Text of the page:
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No further regulation is needed to address privacy concerns around the use of commercial drones, a House of Lords sub-committee was told.

Baroness Kramer, the minister of state for the Department for Transport, said yesterday: "We do not believe that any additional regulatory changes are needed to ensure adequate privacy and data protection."

Peter Lee, expert in the legal regulation of drones at law firm Taylor Vintners, told peers there was no need for "knee jerk" laws, in a separate House of Lords debate on Monday.

"It is the job of lawyers, regulators and judges to to interpret [existing laws] in the light of a new technology," he said.

However, he warned that to ignore the privacy concerns associated with increasing use of drones carrying mounted cameras - particularly by police, journalists and "hobbyists" creating user-generated content - would be "folly".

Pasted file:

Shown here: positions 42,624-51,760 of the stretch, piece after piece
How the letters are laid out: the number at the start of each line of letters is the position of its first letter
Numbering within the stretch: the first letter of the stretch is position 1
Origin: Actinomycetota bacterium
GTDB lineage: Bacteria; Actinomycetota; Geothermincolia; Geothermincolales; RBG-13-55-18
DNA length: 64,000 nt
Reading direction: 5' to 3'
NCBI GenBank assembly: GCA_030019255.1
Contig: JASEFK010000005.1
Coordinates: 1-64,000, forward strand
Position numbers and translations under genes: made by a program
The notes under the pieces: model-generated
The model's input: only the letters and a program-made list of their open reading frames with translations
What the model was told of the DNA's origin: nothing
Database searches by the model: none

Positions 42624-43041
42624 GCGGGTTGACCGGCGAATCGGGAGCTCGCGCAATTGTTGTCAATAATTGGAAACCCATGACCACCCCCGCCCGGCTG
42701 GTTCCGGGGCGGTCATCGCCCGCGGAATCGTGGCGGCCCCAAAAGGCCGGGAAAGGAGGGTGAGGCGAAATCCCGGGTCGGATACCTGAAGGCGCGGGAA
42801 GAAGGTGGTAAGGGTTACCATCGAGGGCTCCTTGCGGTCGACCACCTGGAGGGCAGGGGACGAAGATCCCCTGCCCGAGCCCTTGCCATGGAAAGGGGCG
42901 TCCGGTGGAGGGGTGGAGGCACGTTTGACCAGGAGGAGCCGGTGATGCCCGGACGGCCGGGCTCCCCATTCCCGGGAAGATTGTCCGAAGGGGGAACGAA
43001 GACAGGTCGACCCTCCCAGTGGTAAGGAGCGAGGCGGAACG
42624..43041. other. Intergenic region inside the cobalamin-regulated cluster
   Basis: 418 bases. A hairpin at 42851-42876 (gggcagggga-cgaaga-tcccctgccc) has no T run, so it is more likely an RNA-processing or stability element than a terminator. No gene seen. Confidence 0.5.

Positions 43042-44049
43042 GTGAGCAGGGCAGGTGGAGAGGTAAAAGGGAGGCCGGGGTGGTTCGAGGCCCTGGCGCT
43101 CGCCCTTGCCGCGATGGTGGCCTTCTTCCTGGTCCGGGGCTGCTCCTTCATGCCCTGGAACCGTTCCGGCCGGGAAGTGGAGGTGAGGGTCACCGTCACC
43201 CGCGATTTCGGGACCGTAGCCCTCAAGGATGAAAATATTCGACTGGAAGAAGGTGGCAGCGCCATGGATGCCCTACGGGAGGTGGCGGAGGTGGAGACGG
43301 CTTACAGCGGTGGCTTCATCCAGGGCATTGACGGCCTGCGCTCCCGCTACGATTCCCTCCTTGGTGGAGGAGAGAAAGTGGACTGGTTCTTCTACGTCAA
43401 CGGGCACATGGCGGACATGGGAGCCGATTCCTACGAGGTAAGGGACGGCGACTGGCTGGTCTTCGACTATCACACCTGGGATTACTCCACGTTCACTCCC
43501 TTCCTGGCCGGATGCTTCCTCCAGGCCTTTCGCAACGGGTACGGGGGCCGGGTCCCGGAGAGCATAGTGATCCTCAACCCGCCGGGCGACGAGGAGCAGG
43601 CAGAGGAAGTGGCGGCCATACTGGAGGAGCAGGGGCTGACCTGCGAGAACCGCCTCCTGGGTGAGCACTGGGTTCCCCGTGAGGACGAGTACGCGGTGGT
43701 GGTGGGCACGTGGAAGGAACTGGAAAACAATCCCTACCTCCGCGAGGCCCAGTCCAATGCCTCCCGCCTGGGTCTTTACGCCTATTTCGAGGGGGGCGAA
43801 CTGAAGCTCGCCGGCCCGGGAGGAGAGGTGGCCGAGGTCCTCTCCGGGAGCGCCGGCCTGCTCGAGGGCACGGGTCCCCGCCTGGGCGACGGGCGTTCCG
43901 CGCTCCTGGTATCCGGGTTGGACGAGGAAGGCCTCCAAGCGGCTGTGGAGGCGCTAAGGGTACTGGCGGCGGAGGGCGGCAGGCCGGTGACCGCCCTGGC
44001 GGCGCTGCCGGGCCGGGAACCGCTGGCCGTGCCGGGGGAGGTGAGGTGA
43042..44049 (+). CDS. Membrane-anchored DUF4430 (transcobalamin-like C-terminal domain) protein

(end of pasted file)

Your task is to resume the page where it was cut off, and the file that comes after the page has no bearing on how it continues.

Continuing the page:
Operators in the UK undertaking commercial aerial work using drones currently need the permission of the Civil Aviation Authority (CAA). The CAA keeps a record of permissions given to those operators.

David Goldberg, legal academic, told the House of Lords that the growth of the commercial drone industry in the US has been hampered by the failure of the US regulator, the Federal Aviation Administration, to provide clear guidance.

"The CAA in this country has been far more progressive," he said.

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